Take the 2-minute tour ×
Stack Overflow is a question and answer site for professional and enthusiast programmers. It's 100% free, no registration required.

Is there a Command-line Tool (Linux) to check Heap Size (and Used Memory) of a Java Application?

I have tried jmap. But it gives info. about internal memory areas like Eden/PermGen etc., which is not useful to me.

I am looking for something like:
Max Memory: 1GB
Min Memory: 256 MB
Heap Memory: 700 MB
Used Memory: 460 MB

Thats all. I know i can see this in JConsole etc., but i need a command-line tool (cannot enable JMX etc.)

Any such tool/command?

share|improve this question

6 Answers 6

Each Java process has a pid, which you first need to find with the jps command.

Once you have the pid, you can use jstat -gc [insert-pid-here] to find statistics of the behavior of the garbage collected heap. jstat -gccapacity [insert-pid-here] will present information about memory pool generation and space capabilities.

Oracle docs:


share|improve this answer
Is there a recommendation which options of jstat one should use in order to verify just the overall memory usage of a JVM? Let's say you start the JVM with Xms=4g and Xmx=4g and you want to see, how much memory of that is already used? –  basZero Feb 5 at 9:44
This does not answer his question. Please update it with the pid he should use, if he had been able to find it in Oracle's documentation then he wouldn't have asked for an answer on StackOverflow. –  JaneGoodall Apr 16 at 22:23
While this link may answer the question, it is better to include the essential parts of the answer here and provide the link for reference. Link-only answers can become invalid if the linked page changes. –  mu 無 Apr 16 at 23:08
@mu 無, this is the first result on a Google search for "find Java heap size linux" so it's important that the highest-rated one be more than a link to clunky, official documentation. Thus, I improved this answer by adding useful command line options and information about pid's. –  JaneGoodall Apr 17 at 17:30

jvmtop is a command-line tool which provides a live-view at several metrics, including heap.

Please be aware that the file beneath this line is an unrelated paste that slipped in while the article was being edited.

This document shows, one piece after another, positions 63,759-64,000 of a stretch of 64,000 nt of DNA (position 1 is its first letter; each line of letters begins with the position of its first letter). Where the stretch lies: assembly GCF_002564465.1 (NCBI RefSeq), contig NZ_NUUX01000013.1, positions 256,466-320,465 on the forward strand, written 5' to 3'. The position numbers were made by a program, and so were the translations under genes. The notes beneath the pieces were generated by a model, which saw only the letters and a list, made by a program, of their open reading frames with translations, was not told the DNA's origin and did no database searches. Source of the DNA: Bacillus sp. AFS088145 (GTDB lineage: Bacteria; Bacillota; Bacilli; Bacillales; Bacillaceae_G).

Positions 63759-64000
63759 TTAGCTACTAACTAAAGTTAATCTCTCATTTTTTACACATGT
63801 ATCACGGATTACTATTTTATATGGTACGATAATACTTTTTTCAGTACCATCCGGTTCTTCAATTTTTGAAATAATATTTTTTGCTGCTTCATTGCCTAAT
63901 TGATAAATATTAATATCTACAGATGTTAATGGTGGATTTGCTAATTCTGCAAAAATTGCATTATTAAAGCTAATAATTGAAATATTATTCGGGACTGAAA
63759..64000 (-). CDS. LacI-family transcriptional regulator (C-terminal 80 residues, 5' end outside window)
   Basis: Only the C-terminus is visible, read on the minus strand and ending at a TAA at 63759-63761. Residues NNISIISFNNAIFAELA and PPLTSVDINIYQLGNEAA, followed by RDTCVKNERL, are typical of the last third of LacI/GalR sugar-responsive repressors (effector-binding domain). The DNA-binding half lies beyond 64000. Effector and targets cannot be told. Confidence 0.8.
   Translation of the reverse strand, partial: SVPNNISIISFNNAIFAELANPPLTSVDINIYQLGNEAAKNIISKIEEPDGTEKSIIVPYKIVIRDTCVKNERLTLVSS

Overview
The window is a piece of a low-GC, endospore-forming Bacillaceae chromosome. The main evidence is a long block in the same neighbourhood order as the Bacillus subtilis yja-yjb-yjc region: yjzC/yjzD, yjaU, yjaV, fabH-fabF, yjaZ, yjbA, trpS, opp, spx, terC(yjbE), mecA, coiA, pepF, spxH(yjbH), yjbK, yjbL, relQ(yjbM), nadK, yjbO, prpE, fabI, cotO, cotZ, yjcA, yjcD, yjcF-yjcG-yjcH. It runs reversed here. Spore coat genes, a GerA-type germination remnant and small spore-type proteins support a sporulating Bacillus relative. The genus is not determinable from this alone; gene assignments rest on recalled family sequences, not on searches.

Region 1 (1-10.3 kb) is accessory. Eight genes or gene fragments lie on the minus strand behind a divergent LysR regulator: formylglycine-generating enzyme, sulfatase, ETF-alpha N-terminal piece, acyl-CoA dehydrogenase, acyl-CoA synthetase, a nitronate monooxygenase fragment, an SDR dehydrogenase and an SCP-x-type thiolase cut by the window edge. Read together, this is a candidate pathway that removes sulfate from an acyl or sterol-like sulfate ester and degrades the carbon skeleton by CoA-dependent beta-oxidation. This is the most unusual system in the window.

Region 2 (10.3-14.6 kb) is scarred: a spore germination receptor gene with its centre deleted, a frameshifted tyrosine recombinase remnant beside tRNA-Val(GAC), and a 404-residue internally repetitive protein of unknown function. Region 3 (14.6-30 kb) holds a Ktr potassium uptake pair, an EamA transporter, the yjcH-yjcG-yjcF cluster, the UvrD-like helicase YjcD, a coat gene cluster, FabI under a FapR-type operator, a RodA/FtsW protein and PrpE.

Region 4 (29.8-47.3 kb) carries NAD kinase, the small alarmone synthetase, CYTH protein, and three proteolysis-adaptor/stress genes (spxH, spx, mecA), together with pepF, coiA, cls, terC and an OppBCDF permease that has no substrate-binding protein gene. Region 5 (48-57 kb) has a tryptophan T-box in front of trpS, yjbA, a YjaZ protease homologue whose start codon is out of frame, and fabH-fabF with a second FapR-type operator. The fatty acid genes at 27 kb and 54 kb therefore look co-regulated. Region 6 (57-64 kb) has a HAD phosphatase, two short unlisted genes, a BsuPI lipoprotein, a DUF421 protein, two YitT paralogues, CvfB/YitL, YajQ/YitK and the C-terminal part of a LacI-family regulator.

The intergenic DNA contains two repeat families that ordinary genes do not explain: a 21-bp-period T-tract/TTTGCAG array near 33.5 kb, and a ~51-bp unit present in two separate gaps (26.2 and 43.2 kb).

Example output of the VM overview mode:

 JvmTop 0.3 alpha (expect bugs)  amd64  8 cpus, Linux 2.6.32-27, load avg 0.12

 3370 rapperSimpleApp  165m  455m  109m  176m  0.12%  0.00% S6U37 web        21
11272 ver.resin.Resin [ERROR: Could not attach to VM]
27338 WatchdogManager   11m   28m   23m  130m  0.00%  0.00% S6U37 web        31
19187 m.jvmtop.JvmTop   20m 3544m   13m  130m  0.93%  0.47% S6U37 web        20
16733 artup.Bootstrap  159m  455m  166m  304m  0.12%  0.00% S6U37 web        46
share|improve this answer

java -XX:+PrintFlagsFinal -version | grep HeapSize

works amazon ami on ec2 as well

share|improve this answer

Without using JMX, which is what most tools use, all you can do is use

jps -lvm

and infer that the settings will be from the command line options.

You can't get dynamic information without JMX by default but you could write your own service to do this.

BTW: I prefer to use VisualVM rather than JConsole.

share|improve this answer

Had trouble with the other answers, but a basic

ps -ef | grep java

showed me the vm args, which in my case included the -Xmx value, which was all I needed.

share|improve this answer

If using jrockit try the jrcmd command line tool. For example:

$ jrcmd 5127 print_memusage
Total mapped                  1074596KB           (reserved=3728KB)
-              Java heap       786432KB           (reserved=0KB)
-              GC tables        26316KB          
-          Thread stacks        13452KB           (#threads=34)
-          Compiled code         9856KB           (used=9761KB)
-               Internal          840KB          
-                     OS        15036KB          
-                  Other       146632KB          
-        Java class data        75008KB           (malloced=74861KB #103221 in 18709 classes)
- Native memory tracking         1024KB           (malloced=102KB #8)

For more commands, like heap_diagnostics, use "jrcmd help" to list them.


share|improve this answer

Your Answer


By posting your answer, you agree to the privacy policy and terms of service.

Not the answer you're looking for? Browse other questions tagged or ask your own question.